Redirect or block traffic based on country geographical location using Apache mod_geoip

In this config you will learn how to block or redirect web traffic based on the visitor’s country geographical location using Apache’s geoip mod.

Apache mod_geoip installation

Assuming that you already have Apache webserver installed and running we start by the installation of mod_geoip:

# apt-get install libapache2-mod-geoip
CENTOS/REDHAT/FEDORA ( epel enabled only )
# yum install mod_geoip.x86_64

Read more

An easy way to encrypt and decrypt large files using OpenSSL and Linux

Below is a quick config on how to to encrypt and decrypt large files using OpenSSL and Linux such as Redhat, Ubuntu, Debian, CentOS, Fedora etc. First, what you will need is a some sort of arbitrary file. Let’s create 1GB file now:

$ fallocate -l 1G large_file.img
$ ls -lh large_file.img
-rw-r--r--. 1 lrendek lrendek 1.0G Jan  2 16:40 large_file.img

Read more

How to transfer data over the network with nc (netcat) command on Linux

The nc ( netcat ) command can be used to transfer arbitrary data over the network. It represents a quick way for Linux administrators to transfer data without the need for an additional data transfer services such as FTP, HTTP, SCP etc. This config will show you an example on how to transfer data between to network hosts. We will be transferring data myfile.txt file from a localhost to a destination host with an IP address

Destination host

The nc command first needs to be started on the network host to which we need to transfer data. We will instruct nc to listen for an incoming request on user defined port number and once the client request comes receive the desired data. Pick the port number of your choice to ensure that it is not blocked by firewall and it is accessible from the source host.

$ nc -l -p 7555 > myfile.txt

Read more

How to obtain a laptop battery information and charging state on Linux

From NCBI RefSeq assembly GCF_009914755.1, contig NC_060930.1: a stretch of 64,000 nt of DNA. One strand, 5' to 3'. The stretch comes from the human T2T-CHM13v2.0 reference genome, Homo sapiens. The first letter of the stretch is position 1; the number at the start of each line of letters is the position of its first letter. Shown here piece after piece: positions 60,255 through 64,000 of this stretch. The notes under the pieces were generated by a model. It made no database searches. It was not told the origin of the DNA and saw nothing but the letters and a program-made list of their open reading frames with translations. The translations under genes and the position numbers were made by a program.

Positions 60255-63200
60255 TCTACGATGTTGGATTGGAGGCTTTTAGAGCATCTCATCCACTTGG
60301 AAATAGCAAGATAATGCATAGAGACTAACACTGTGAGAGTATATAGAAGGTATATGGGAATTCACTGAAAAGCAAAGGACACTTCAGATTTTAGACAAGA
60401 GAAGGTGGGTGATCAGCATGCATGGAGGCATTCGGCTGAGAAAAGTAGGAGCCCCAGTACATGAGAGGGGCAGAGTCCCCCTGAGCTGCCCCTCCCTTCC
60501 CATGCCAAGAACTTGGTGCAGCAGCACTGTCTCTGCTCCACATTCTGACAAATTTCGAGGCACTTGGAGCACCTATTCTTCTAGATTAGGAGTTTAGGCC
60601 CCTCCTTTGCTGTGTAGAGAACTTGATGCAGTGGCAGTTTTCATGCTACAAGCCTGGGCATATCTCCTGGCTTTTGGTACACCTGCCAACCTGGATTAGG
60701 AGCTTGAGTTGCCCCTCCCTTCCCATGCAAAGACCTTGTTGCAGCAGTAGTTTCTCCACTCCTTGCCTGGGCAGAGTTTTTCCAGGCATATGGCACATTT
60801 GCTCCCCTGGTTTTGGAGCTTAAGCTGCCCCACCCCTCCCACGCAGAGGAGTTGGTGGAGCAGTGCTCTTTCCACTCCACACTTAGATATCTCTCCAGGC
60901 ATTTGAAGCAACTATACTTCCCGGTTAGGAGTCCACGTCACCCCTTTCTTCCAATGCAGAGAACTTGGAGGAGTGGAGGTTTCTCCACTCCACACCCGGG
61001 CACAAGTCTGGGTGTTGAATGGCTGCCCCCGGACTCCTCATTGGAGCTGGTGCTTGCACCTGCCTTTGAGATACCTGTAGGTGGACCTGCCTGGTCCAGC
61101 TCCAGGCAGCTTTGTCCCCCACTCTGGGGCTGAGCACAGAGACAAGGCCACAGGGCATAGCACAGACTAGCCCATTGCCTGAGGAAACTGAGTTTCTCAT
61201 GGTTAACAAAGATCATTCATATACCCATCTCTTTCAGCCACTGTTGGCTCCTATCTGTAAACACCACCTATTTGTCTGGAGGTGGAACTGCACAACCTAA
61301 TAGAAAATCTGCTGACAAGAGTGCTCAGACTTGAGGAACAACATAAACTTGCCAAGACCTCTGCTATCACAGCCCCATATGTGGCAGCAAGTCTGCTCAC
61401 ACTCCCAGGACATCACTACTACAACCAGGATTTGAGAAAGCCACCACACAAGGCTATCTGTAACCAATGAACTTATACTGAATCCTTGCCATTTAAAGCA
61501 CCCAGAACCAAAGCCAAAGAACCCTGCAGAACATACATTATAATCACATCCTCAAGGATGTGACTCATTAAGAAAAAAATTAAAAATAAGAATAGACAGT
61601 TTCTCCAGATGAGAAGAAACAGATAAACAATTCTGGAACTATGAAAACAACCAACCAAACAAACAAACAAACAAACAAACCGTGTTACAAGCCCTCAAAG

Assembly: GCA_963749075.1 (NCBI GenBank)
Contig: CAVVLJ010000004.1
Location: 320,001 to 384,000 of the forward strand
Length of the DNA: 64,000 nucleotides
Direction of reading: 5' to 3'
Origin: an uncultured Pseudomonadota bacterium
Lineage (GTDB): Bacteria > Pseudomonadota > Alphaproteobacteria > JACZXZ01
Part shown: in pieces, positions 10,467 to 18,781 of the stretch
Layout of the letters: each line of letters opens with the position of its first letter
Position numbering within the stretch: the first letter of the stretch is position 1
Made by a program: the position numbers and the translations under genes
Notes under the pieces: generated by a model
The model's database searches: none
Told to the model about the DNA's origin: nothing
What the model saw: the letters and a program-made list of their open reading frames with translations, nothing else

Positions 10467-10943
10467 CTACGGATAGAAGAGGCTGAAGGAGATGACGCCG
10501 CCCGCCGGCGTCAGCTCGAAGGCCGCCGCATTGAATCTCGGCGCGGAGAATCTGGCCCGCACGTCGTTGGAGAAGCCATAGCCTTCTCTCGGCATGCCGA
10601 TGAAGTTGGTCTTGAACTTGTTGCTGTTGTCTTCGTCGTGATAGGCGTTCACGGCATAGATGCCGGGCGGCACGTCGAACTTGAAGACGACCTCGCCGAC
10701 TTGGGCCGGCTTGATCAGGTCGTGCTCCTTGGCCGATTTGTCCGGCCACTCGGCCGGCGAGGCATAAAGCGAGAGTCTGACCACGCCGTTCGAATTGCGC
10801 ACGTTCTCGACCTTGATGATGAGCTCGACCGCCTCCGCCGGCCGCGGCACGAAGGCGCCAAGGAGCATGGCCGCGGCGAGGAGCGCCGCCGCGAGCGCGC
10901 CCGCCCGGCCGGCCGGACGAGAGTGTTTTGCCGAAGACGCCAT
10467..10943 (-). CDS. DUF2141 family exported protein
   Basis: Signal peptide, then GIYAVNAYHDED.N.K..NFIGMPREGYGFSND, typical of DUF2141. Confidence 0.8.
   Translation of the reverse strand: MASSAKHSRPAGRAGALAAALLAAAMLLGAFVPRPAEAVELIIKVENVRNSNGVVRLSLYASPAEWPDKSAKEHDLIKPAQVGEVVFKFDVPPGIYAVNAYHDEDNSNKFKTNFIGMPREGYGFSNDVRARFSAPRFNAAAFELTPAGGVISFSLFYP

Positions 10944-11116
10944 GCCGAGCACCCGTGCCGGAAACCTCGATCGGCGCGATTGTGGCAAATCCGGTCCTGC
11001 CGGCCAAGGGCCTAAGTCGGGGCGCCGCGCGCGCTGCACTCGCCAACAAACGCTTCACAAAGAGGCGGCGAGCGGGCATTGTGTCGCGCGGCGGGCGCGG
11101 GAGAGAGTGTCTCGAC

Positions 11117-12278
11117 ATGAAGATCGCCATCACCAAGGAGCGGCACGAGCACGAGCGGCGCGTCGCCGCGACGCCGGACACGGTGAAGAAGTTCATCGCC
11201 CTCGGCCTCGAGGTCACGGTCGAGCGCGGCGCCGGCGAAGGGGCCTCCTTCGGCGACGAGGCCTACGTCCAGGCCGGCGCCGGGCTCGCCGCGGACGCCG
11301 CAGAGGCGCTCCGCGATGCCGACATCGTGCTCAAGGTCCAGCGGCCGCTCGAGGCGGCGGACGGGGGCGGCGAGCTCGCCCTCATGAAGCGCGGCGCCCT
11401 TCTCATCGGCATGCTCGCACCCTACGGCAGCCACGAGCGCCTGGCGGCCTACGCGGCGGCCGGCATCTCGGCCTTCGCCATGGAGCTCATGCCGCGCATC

The following linux commands will help you to obtain the information about your laptop battery such as manufacturer, part type, capacity, voltage etc. First, tool which can be used for this job is dmidecode command. If you currently do not have dmidecode available on your Linux system you can install it by:

# apt-get install dmidecode
# yum install dmidecode

next, using dmidecode we can obtain some hardware information about our battery:

# dmidecode -t 22
# dmidecode 2.12
SMBIOS 2.6 present.

Handle 0x002E, DMI type 22, 26 bytes
Portable Battery
        Location: Rear
        Manufacturer: LGC
        Name: 42T4942
        Design Capacity: 93240 mWh
        Design Voltage: 11100 mV
        SBDS Version: 03.01
        Maximum Error: Unknown
        SBDS Serial Number: 073C
        SBDS Manufacture Date: 2012-03-23
        SBDS Chemistry: LION
        OEM-specific Information: 0x00000000

Read more

C++ pointer example diagram

C++ : Understanding pointers

Author: Lubos Rendek

Date: 10.09.2009

Update: 04.03.2010 – Section 7.2 was created to clarify relation between Pointers and Arrays in C++


This article is intended to all programing enthusiasts on all levels who do wish to understand pointers in C++ language. All code presented here is not a compiler specific and all examples will be written in plain ANSI C++. Debate about pointers can stretch for miles, and you would need to go really far to master it all. If you really want to run that far, this article gives you a clear understanding of fundamental concepts about pointers and prepares you for that journey. However, those who are new to C++ programming make sure that you are able to write and run your own C++ “hello world” program, and also it is recommended that you have a basic understanding of C++ functions and classes. If you need to refresh your knowledge about how to compile and run C++ program, use functions and classes, please read an appendix at the end of this document before you continue reading this article.

What is a Pointer?

Pointer is a variable that stores a memory address. OK, that is simple ! But, what is a memory address then? Every variable is located under unique location within a computer’s memory and this unique location has its own unique address, the memory address. Normally, variables hold values such as 5 or “hello” and these values are stored under specific location within computer memory. However, pointer is a different beast, because it holds the memory address as its value and has an ability to “point” ( hence pointer ) to certain value within a memory, by use of its associated memory address.

Retrieving a Variable’s Memory Address

OK, enough talking and let’s get down to the pointer business. To retrieve a variable’s memory address, we need to use address-of operator &.

#include <iostream>
int main()
using namespace std;
// Declare an integer variable and initialize it with 99
unsigned short int myInt = 99;
// Print out value of myInt
cout << myInt << endl;
// Use address-of operator & to print out
// a memory address of myInt

cout << &myInt << endl;

return 0;



The first line of the output contains an integer value 99 and on the second line, there is a memory address of myInt printed out. Please note that your output will be different.